Global Policy Forum

Demoralized Sierra Leone Peacekeepers


By Philip Sherwell and Julius Strauss

The Ottawa Citizen
June 18, 2000

FREETOWN -- Nigerian troops who form the backbone of the troubled United Nations peacekeeping mission in Sierra Leone have not been paid for four months as their government has pocketed UN contributions intended for the soldiers. Troops from other countries serving in Sierra Leone -- including Zambia, Kenya, Ghana, Bangladesh and Jordan -- have also been receiving less than the $1,500-per head monthly pay that the UN has handed over for them.

The UN mission is again supposed to be the major military force in the West African state. The UN operation is riven with political jealousies and military divisions. Few of the peacekeepers are willing to take risks -- nearly 500 Zambians surrendered and handed over their weapons to the rebels without firing a shot at one stage; reports that Freetown was about to fall emerged when Jordanian troops came across a bunch of armed men and fled, telling their commanders that a rebel force was advancing on the capital.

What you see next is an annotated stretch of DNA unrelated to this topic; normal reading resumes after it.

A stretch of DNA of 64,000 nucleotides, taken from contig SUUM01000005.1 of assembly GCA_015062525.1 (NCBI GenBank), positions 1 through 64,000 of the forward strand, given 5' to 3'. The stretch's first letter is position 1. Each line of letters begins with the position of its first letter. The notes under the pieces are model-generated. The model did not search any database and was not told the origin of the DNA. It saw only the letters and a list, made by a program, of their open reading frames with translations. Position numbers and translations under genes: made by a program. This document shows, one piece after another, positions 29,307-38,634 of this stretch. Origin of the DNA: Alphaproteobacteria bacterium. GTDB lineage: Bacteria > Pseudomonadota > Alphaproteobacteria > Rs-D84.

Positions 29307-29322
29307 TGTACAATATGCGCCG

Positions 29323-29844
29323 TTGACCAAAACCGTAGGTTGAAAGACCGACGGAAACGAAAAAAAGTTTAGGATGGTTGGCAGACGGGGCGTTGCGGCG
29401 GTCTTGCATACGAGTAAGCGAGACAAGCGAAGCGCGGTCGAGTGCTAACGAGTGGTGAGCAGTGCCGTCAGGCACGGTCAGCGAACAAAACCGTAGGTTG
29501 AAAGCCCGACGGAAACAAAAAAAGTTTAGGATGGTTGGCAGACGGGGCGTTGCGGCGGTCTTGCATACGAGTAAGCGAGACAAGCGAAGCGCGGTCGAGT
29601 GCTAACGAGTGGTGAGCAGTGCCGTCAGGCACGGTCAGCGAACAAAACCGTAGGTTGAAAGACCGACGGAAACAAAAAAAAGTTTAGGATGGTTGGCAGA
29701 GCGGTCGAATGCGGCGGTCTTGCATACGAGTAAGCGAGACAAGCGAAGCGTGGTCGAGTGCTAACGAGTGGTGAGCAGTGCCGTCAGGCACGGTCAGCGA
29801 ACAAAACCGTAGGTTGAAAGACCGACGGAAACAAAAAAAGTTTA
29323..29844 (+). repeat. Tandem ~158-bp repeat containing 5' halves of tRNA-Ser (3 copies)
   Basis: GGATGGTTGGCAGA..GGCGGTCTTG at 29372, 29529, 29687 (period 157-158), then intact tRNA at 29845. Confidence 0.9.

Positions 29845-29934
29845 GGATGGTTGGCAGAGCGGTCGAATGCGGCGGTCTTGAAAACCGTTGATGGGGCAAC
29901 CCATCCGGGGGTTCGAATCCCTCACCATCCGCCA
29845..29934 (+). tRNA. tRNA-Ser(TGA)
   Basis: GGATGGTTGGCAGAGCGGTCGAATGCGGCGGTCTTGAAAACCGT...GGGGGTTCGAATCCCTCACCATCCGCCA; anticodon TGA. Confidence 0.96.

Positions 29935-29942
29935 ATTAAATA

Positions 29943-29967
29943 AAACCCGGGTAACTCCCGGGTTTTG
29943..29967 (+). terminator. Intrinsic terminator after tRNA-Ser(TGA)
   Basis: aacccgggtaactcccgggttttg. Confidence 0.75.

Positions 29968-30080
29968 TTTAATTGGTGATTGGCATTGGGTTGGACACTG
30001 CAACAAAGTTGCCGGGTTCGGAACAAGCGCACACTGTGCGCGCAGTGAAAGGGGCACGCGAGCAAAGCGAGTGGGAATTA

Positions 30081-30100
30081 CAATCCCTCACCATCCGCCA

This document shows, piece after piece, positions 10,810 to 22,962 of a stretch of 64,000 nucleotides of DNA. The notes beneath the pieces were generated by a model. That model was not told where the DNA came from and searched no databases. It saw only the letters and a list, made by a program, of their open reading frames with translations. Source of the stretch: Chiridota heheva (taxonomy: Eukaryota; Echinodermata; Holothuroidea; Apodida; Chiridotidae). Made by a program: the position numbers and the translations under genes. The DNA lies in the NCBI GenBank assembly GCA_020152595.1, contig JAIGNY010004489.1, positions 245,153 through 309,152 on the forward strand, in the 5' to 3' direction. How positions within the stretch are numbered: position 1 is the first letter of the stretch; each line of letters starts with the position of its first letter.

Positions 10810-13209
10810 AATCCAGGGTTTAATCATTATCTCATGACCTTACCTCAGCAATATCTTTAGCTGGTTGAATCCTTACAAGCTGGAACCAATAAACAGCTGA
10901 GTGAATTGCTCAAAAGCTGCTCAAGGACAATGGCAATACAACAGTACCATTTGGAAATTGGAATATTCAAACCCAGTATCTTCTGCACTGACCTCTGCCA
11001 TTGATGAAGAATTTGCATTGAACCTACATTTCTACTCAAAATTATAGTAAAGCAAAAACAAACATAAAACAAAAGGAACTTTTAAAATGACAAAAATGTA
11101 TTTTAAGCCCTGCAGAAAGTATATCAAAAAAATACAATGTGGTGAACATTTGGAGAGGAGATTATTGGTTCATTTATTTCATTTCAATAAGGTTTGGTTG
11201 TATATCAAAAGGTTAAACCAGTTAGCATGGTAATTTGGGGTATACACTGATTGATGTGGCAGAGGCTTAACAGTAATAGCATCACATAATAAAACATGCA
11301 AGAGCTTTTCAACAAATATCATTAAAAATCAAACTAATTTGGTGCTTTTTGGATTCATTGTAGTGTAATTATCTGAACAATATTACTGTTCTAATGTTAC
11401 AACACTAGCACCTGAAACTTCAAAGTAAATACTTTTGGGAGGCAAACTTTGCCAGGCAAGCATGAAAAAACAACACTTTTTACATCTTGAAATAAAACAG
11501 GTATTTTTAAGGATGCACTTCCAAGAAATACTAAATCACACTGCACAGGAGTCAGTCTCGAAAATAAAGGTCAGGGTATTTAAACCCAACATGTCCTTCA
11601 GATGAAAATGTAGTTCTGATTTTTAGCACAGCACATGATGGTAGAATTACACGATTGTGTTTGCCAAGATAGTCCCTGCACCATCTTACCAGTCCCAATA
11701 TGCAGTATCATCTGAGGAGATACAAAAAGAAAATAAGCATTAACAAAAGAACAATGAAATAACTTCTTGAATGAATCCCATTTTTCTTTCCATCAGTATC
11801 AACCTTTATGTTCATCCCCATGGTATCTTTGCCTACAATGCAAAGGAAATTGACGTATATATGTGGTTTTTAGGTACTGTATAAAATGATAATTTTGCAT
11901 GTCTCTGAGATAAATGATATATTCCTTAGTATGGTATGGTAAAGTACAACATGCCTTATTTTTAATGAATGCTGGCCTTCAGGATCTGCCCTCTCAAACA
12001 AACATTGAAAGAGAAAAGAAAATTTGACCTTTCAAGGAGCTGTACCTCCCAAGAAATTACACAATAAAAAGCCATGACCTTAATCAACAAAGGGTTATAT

The failure to pay the peacekeepers is seen as a major cause of the poor morale plaguing the mission. ''It is not exactly a motivating force if troops whose lives may be in danger are not being paid,'' said a UN official. ''We cannot pay the individual soldiers. It is up to the governments to carry out those responsibilities,'' said the official. ''The soldiers should be paid at the rate laid down by the General Assembly in New York, but the poorer nations often regard this money as a source of revenue.''

The Nigerian government is the worst abuser of the system. The UN pays nations contributing to peacekeeping operations about $1,500 per month -- a small fortune for Third World nations -- on the understanding that the money will be passed on to the soldiers, but has no power to enforce the arrangement.

More Articles on Peacekeeping Finance


FAIR USE NOTICE: This page contains copyrighted material the use of which has not been specifically authorized by the copyright owner. Global Policy Forum distributes this material without profit to those who have expressed a prior interest in receiving the included information for research and educational purposes. We believe this constitutes a fair use of any such copyrighted material as provided for in 17 U.S.C § 107. If you wish to use copyrighted material from this site for purposes of your own that go beyond fair use, you must obtain permission from the copyright owner.